First art history. Then archaeology. Now classical civilization. A-level by A-level, Justine Greening, the Education Secretary, is steadily removing key points of cultural access from Britain’s education system. The reason? The government would prefer that students keep away from such “soft” humanities and instead look to the allegedly more rigorous and economically potent STEM subjects—science, technology, engineering, and maths. The words of Harold Wilson evidently still echo down the corridors of Whitehall—the future of Britain will be forged in ‘the white heat of technology’. Nicky Morgan, Greening’s predecessor as Education Secretary, summed up this credo neatly when she announced that a child’s choice to study humanities at school “will hold them back for the rest of their life”. What Wilson could not predict (and what Justine Greening is now ignoring) is that technology alone, in the form of STEM subjects, cannot preserve Britain’s seat at the table of global superpowers. Rather, our technological innovation must be coupled with Britain’s immense global resources of cultural ‘soft power’. This comes both from our artistic heritage—Shakespeare, the Beatles, David Hockney—and our cultural present—the BBC, the British Museum, the Globe and a host of others. In other words, Britain’s future power and success will be defined not just by our progress in science and technology, but also by the future prominence of our cultural icons in the global market. For every Hawking, we will need a Hirst, and for every Higgs, we will need a Hitchcock.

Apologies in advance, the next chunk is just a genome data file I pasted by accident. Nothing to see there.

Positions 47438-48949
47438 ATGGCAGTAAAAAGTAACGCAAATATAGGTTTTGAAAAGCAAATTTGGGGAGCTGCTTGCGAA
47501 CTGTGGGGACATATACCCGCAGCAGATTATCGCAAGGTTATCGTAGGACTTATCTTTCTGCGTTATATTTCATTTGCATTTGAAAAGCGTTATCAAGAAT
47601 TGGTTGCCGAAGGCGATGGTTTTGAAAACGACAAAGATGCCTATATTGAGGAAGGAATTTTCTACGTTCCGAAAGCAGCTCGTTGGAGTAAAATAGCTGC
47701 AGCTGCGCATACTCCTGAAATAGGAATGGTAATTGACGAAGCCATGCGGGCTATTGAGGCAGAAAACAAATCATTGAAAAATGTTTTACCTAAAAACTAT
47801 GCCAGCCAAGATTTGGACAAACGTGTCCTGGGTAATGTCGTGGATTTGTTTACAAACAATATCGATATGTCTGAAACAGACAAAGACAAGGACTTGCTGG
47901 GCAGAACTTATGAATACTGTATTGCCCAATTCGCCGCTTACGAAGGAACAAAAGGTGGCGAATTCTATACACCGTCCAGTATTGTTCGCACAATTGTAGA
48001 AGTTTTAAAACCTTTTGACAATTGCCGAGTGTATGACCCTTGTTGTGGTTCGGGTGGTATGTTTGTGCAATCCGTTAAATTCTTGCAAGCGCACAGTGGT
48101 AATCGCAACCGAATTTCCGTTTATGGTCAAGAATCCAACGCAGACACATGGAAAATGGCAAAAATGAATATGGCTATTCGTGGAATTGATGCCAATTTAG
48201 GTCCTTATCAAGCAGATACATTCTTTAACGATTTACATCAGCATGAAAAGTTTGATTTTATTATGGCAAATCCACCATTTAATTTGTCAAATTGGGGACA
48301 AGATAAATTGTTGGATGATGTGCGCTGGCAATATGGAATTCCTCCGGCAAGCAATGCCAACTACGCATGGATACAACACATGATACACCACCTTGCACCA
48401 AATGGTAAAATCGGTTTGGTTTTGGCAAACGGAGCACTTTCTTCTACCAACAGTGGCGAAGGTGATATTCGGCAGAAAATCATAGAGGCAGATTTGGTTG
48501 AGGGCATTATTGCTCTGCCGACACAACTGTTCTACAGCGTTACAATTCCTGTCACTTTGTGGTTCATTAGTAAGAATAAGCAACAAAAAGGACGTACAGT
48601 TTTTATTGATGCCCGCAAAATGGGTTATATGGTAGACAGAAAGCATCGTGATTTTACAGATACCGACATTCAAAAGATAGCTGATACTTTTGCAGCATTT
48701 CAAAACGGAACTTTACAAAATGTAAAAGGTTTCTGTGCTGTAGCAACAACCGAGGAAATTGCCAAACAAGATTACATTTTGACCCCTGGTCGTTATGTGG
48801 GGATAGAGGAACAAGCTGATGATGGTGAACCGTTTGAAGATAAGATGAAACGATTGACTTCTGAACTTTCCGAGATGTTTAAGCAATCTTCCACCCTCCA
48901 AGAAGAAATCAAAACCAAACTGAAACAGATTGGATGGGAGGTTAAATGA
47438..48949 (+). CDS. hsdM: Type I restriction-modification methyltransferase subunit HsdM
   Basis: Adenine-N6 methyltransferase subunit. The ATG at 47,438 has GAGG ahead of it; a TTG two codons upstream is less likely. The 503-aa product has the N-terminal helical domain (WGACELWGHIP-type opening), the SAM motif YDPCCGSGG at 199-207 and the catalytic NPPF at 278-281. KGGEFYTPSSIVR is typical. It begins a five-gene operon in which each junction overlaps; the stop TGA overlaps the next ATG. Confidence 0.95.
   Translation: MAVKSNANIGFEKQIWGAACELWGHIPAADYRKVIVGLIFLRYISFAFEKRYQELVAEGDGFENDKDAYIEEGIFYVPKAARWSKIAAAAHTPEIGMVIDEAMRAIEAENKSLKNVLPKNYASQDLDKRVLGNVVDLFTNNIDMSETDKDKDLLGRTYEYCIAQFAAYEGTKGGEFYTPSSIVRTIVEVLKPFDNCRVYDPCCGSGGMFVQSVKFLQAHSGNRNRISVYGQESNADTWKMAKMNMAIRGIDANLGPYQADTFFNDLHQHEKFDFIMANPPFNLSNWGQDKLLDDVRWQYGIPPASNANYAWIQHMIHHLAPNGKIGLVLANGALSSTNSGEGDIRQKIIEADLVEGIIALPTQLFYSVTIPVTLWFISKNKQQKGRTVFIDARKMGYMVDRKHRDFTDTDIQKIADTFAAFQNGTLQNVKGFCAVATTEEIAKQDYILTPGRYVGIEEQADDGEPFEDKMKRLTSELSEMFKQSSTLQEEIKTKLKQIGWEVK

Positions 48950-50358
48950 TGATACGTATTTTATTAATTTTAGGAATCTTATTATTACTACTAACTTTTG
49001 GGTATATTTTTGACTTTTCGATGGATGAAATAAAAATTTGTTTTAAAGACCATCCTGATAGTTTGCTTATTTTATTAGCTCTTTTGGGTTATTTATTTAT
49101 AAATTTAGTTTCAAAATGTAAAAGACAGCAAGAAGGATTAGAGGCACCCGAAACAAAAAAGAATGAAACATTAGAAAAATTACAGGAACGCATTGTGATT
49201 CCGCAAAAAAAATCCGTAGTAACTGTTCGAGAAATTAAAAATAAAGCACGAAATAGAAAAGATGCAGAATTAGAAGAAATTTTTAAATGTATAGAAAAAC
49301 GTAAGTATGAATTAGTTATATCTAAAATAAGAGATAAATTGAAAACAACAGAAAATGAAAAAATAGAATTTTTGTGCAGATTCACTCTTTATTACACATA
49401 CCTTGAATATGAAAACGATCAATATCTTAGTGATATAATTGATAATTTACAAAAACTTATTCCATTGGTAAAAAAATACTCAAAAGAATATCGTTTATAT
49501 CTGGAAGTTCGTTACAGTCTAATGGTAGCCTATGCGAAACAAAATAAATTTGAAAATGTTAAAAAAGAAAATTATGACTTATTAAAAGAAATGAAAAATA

Very true, you might say, but do the humanities really foster the atmosphere required for Britain’s cultural soft power to flourish? Will art history A-level really promote future creativity amongst the youth of today? The answer, I believe, is a resounding ‘yes’. The arts and humanities, much like scientific research, rely on the invisible accumulation of generations of research and creation. Fine art, poetry, prose, music, and film all require careful study of their genre and tradition before anything new can be written or drawn. What better way to study the tradition and ages of fine art than with an A-level in the history of art? By offering humanities at A-level, not only do we allow prospective artists to flourish, we also build a national culture in which the study of art and of the humanities is recognised as an important pursuit. With these A-levels, Britain announces its commitment to the importance of culture. The government’s worrying tendency of promoting STEM at the explicit expense of the arts and humanities is foolish. Britain must balance technological innovation with its traditional brand of cultural excellence and commitment to the arts and humanities. If we do not preserve our artistic heritage, Britain will devalue its cultural ‘soft power’. For this reason alone we must fight to preserve the study of a wide range of culture in Britain’s national curriculum and, in this regard, the proposed axing of art history, archaeology, and classical civilisation would be a significant step backwards.